The Accoutrements Of Daily Life Add Color But Not Meaning
That being said, would the Religions necessarily be related to their
favored magic, considering the very nature of magic being the ability
for human beings to do things that defy the laws of physics and
This is the weak chain in the link.
There is no reason for this to be the case, anymore than religions in our world have any relationship to science and engineering. Nobody goes to the Church of Newton (unless you live in Newton, MA).
While religions reflect their adherent's understandings of their world and their way of life, that doesn't mean that people worship the ordinary things that they deal with on a day to day basis.
The ceremonies by which people celebrate their religions may incorporate almost thoughtlessly, local magic.
People who can remotely light candles are not going to have six foot candle lighting rods sitting around their temple sanctuaries, and if they do a lot of fire magic, they may choose to decorate in non-flammable materials.
People who can levitate probably aren't going to have a staircase to the pulpit.
But, these local innovations may not even been seen as having religious dimensions to them, any more than people who put aluminum siding of their church in our world because that is a material that is expedient and easily available do so because there is anything inherently sacred about aluminum siding.
The more infused daily life is with magic, the less likely it is to have religious significance.
To understand a religion one should look to its members needs emotionally, to the uncertainties and triumphs they face as a community and as families within that community.
What are the defining events in the lives of people in this religion? What are their greatest fears? What events trigger emotional highs and lows? Identify those and there will be rituals and prayers centered around them.
Some could be magical in nature.
If you come into your magical capacity or identify your magical specialty at some age, that could be celebrated in a coming of age ritual.
If people have magical power that varies from time to time in an emotionally relevant way, for example, leaving you deeply depressed after using a lot of it, there might be some personal rite by which the religion helps people deal with it (perhaps analogous to the Roman Catholic practice of private confession of sins).
Birth, marriage and death will be important in every culture.
Know your world and you will know what has meaning to people, and hence, what the religion will have rites to help people cope with in their lives.
Religion Evolves with the Scale of a Society's Political Economy
Historically, a fairly common succession of religious world views goes from animism (somewhat naturally arising out of an anthropic view of the world from the perspective of a hunter-gatherer), to not necessarily very human-like gods (at the Neolithic transition), to ancestor worship, to polytheism (paralleling the political world of a chiefdom or small state as individual divine ancestors become shared divine ancestors), to monotheism (paralleling the large universalist bureaucratic state), with intermediate stages along the way. Consider where your religion is on its path, where it came from, and which stage it will be heading towards next.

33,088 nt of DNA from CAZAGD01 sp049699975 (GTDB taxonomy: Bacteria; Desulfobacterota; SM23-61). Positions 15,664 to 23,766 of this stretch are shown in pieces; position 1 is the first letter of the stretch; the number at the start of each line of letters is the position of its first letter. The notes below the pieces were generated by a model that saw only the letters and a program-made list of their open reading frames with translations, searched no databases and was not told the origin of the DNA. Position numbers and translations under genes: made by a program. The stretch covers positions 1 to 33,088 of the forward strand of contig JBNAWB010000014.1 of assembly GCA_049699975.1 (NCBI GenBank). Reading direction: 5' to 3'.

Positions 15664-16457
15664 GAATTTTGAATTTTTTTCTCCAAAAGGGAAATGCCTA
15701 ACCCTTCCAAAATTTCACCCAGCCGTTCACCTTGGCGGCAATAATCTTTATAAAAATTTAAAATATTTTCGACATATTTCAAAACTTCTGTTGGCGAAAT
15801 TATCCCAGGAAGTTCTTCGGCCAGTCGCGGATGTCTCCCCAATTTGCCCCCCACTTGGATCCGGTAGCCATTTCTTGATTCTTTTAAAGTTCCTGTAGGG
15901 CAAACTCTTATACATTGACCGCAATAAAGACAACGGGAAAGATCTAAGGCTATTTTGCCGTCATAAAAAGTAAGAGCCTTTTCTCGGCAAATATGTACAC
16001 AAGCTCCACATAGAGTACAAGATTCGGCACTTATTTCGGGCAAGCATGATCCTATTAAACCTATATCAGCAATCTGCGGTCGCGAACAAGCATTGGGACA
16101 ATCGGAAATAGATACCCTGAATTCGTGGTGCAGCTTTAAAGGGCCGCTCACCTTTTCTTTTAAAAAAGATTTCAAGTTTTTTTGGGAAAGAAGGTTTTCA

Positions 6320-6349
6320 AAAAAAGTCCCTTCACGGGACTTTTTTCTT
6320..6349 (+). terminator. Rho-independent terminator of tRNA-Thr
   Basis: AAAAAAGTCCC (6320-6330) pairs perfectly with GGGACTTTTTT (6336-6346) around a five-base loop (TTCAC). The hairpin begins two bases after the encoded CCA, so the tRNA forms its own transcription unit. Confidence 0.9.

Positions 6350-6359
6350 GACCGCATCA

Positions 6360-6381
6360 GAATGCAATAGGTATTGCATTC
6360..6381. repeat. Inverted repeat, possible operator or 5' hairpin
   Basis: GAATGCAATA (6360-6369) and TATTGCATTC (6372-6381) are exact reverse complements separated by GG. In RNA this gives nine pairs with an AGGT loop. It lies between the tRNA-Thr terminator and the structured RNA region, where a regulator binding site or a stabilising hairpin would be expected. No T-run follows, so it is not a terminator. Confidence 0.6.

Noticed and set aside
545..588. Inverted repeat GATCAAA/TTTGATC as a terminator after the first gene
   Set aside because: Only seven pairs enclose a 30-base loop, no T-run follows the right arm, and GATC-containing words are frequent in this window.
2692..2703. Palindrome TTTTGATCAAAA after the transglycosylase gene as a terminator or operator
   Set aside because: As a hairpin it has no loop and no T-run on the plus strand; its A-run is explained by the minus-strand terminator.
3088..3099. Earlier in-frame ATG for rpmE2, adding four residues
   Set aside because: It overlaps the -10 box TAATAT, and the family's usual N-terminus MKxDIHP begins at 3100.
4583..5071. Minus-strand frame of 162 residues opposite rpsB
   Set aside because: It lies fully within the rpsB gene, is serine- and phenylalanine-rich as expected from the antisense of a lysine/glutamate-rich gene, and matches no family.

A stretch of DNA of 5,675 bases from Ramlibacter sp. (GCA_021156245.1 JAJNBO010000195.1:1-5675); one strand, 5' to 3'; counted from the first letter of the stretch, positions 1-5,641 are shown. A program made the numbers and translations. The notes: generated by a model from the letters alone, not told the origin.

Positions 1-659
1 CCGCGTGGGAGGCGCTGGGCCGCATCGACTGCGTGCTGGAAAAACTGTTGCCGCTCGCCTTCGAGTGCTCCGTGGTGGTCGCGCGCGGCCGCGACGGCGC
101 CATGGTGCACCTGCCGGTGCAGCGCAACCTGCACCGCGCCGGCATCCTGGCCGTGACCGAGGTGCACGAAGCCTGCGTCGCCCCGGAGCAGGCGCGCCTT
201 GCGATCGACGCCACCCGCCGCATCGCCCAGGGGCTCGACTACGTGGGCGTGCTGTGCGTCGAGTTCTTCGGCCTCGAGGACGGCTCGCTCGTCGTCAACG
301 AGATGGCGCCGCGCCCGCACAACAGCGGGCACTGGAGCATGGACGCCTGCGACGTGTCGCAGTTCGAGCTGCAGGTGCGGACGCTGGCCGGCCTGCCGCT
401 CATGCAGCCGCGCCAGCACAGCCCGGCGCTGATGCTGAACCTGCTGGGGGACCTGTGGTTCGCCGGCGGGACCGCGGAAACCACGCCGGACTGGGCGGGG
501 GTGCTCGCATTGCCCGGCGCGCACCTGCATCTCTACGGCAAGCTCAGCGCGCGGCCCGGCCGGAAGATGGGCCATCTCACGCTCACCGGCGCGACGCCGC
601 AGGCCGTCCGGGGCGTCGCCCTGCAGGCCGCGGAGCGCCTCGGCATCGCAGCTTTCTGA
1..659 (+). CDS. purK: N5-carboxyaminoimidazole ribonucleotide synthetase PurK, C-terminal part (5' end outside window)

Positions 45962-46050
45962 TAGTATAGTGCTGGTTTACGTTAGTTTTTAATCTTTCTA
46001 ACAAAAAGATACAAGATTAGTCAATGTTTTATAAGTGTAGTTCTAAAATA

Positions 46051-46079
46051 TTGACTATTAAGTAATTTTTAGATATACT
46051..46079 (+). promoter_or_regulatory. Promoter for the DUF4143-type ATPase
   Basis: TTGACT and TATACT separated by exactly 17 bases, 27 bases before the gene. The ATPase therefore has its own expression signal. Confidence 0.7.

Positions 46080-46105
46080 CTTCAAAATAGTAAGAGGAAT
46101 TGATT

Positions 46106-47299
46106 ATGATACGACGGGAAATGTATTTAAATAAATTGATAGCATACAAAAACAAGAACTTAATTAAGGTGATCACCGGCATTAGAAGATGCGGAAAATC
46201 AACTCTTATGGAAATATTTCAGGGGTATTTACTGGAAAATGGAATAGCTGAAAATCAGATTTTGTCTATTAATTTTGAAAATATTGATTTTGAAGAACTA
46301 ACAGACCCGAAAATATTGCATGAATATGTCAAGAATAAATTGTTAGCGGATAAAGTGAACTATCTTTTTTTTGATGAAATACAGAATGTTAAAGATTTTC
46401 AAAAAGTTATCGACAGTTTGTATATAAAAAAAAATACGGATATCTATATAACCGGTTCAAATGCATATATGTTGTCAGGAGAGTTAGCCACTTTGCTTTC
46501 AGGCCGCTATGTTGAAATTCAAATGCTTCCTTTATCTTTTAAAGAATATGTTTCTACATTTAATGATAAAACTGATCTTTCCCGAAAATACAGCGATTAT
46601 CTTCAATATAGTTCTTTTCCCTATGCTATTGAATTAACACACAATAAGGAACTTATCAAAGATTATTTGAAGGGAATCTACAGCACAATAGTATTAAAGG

A society fresh out of a polytheistic stage to a monotheistic one may have lots of revered saints to smooth over the transition. A sect of a more mature monotheistic sect, like the Puritans, may seek to tear away all of those residual elements used to make the last transition so as to purify the faith of its heretical antecedents.
It can get slippery. The animal sacrificing Temple Judaism of the ancient Hebrews, for example, would be barely recognizable to a modern adherent to Rabbinical Judaism, even though, there is an ancestor-descendant relationship between the two phases of the Jewish religion which has not fully rejected its earlier traditions, and even though they are religions known by the same name.
Metaphysical Worlds Mirrors Contemporary Political Structures
In addition to following an evolutionary path somewhat related to the political and economic structure of the world where it exists, the organization of a religion's metaphysical world tends to echo the political structure of a world, because most people aren't all that creative when it gets down to it, when it comes to imaging other possible worlds.
If people live in rival kingdoms, the metaphysics of their religions probably have a royalist perspective with different kingdoms (perhaps heaven, purgatory and hell, or more), in the divine world.